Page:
The orders exercising the court’s wardship jurisdiction in this case did not fall within Part 1 of the Family Law Act 1986 (‘the 1986 Act’) [26-28]. They did relate to parental responsibility within the scope of Council Regulation (EC) No 2201/2003 (the Brussels II revised Regulation)(‘the Regulation’) [29], which applied regardless of whether there was alternative jurisdiction in a non-member state [33]. The question was whether there was jurisdiction under article 8 of the Regulation, which depended on where the child was habitually resident [34].

Habitual residence is a question of fact and not a legal concept such as domicile. It is desirable that the test for habitual residence be the same for the purposes of the 1986 Act, the Hague Child Abduction Convention and the Regulation, namely that adopted by the Court of Justice of the European Union (‘CJEU’)for the purposes of the Regulation [35-39]. The CJEU has ruled that habitual residence corresponds to the place which reflects some degree of integration by the child in a social and family environment. This depends on numerous factors including the reasons for the family’s stay in the country in question [54].

Four of the justices held that presence was a necessary precursor to residence. A child could not be integrated into the social environment of a place to which his primary carer had never taken him. Lord Hughes, by contrast, would have held that in these circumstances the child acquired the habitual residence of his mother. The CJEU had not had to consider a case with facts as stark as this, where the only reason that the child had been born in a particular place was because the mother had been deprived of her autonomy to choose where to give birth, and if it had been necessary to decide the appeal under the Regulation, the Supreme Court would have made a reference to it [58].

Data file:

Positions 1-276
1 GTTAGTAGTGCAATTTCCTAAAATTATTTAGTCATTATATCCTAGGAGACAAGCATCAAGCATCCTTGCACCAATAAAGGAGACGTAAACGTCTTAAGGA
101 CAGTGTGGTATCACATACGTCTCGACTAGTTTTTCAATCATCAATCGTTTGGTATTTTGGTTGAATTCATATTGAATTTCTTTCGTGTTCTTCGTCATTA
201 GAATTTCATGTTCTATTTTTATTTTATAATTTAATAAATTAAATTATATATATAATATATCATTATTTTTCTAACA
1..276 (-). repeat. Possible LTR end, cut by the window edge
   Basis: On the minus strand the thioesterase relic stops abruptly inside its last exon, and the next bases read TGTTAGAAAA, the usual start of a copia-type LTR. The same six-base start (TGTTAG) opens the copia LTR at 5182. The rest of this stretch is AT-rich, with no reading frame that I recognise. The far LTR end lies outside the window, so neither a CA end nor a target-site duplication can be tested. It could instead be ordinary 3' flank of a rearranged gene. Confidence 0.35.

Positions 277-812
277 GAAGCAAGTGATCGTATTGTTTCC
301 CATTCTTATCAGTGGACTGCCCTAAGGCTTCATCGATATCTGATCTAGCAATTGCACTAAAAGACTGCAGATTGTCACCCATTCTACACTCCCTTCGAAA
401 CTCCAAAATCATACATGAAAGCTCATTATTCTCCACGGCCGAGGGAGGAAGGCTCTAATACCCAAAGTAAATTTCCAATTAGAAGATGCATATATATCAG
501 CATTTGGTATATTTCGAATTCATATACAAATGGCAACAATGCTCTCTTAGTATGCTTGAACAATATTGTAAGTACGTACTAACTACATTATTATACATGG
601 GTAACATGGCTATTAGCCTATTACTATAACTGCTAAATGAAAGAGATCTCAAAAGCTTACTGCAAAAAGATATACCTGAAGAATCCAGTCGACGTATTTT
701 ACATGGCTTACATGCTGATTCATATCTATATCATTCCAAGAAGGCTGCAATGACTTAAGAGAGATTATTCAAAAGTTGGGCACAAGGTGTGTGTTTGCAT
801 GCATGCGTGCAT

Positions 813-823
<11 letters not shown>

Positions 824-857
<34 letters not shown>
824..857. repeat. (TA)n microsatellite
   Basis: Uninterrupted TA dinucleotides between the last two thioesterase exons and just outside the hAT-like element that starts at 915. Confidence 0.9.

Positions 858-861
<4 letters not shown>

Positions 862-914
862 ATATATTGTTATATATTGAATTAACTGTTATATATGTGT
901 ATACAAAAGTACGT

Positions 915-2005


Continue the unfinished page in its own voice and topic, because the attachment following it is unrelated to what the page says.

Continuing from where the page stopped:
There was however another basis of jurisdiction which was open to the court to exercise in this case. By Article 14 of the Regulation, the common law rules as to the inherent jurisdiction of the High Court continue to apply if the child is not habitually resident in a Member State. The Crown retained the ancient power as parens patriae over those who owe it allegiance as British nationals. For most types of order this jurisdiction was removed by the 1986 Act but not for the order for return made in this case [60]. The judge below did not address herself to this basis of jurisdiction and whether it would be appropriate to exercise it. The case should be remitted to the High Court for it to be considered, in the light of the particular circumstances of this case [64-65]. If the court declined to exercise this jurisdiction, it would remain open to the mother to seek a reference to the CJEU on the issue of habitual residence [67].

Lord Hughes in an additional judgment did not accept that it was a minimum legal requirement of habitual residence that there had at some time been physical presence. This was tantamount to a rule when a purely factual enquiry was required. With a very young child the important environment was essentially a family one. Haroon’s family unit had its habitual residence in England. He therefore would have held that Haroon was habitually resident in England and Wales [93].